American Nurses Assn. | www.nursingworld.org

California Nurses Assn. | www.calnurse.org

Nursing – Registered Nurse Anesthetist | American Assn. of Nurse Anesthetists | www.aana.org

Nursing – Registered Nurse Midwife |    American College of Nurse Midwives | www.midwife.org

Nursing – Registered Nurse Practitioner | American Academy of Nurse Practitioners    | www.aanp.org

Operating Room Nurse | Assn. of Operating Room Nurses | www.aorn.org

Pharmacist |

American Pharmacists Assn. | www.aphanet.org

California Board of Pharmacy | www.pharmacy.ca.gov

California Pharmacists Assn. | www.cpha.com

Pharmacy Technician | American Assn. of Pharmacy Technicians |www.pharmacytechnician.com

Physical Therapist | American Physical Therapy Assn.  | www.apta.org

Physician |

American Medical Assn. | www.ama-assn.org

California Medical Assn. | www.cmanet.org

Physician Assistant | American Academy of Physician Assistants | www.aapa.org

Radiation Therapist | American Society of Therapeutic Radiology and Oncology | www.astro.org

Radiology Technologist | American society of Radiologic Technologists | www.asrt.org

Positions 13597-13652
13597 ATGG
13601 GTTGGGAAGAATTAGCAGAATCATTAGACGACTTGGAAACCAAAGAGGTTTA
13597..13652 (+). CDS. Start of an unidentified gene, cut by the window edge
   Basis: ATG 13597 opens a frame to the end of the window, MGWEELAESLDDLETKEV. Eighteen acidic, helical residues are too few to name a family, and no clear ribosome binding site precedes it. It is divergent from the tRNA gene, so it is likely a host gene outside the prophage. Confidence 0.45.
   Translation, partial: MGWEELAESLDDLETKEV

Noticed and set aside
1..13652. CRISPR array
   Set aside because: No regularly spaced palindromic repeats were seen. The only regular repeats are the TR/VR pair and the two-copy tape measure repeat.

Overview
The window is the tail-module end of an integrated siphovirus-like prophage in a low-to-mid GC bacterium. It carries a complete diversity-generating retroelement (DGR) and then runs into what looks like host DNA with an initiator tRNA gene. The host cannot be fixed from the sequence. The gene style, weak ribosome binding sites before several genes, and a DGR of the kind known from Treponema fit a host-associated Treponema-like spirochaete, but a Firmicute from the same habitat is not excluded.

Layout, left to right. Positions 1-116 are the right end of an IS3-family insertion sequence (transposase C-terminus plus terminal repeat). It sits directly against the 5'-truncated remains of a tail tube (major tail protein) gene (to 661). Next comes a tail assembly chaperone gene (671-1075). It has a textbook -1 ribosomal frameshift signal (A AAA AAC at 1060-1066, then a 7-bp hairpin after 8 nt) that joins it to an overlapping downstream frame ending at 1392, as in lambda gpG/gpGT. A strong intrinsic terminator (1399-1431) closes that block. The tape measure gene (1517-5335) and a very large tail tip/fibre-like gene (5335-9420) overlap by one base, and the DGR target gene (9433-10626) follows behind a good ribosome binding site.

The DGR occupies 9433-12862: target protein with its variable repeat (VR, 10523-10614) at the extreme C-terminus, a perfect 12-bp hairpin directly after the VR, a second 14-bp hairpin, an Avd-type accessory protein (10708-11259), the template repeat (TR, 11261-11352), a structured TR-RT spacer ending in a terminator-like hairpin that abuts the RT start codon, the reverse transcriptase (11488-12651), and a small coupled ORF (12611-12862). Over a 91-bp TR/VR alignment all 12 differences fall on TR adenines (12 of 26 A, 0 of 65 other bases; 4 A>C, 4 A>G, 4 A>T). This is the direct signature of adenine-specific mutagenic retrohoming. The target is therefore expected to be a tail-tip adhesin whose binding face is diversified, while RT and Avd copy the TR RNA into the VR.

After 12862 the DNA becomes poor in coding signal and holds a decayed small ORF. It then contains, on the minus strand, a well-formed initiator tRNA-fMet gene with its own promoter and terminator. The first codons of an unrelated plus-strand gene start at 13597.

Respiratory Therapist  | American Assn. for Respiratory Care   |www.aarc.org

Sonographer |Society of Diagnostic Medical Sonography | www.sdms.org

Speech – Language Pathologist | American Speech-Language-Hearing Assn. | www.asha.org

Sterile Processing Dept.Tech. | Sterile Processing Department Board | www.sterileprocessing.org

Surgical Technician | Assn. of Surgical Technologists | www.ast.org

From the U. S. Department of Labor

The U. S. Department of Labor gives information about healthcare jobs, the type of work, the education requirements, the typical salary, and if the number of jobs is growing.  To read about these careers and others, please go to www.bls.gov/oco:

  • Dental assistants
  • Dental hygienists
  • Diagnostic medical sonographers
  • Cardiovascular technologists and technicians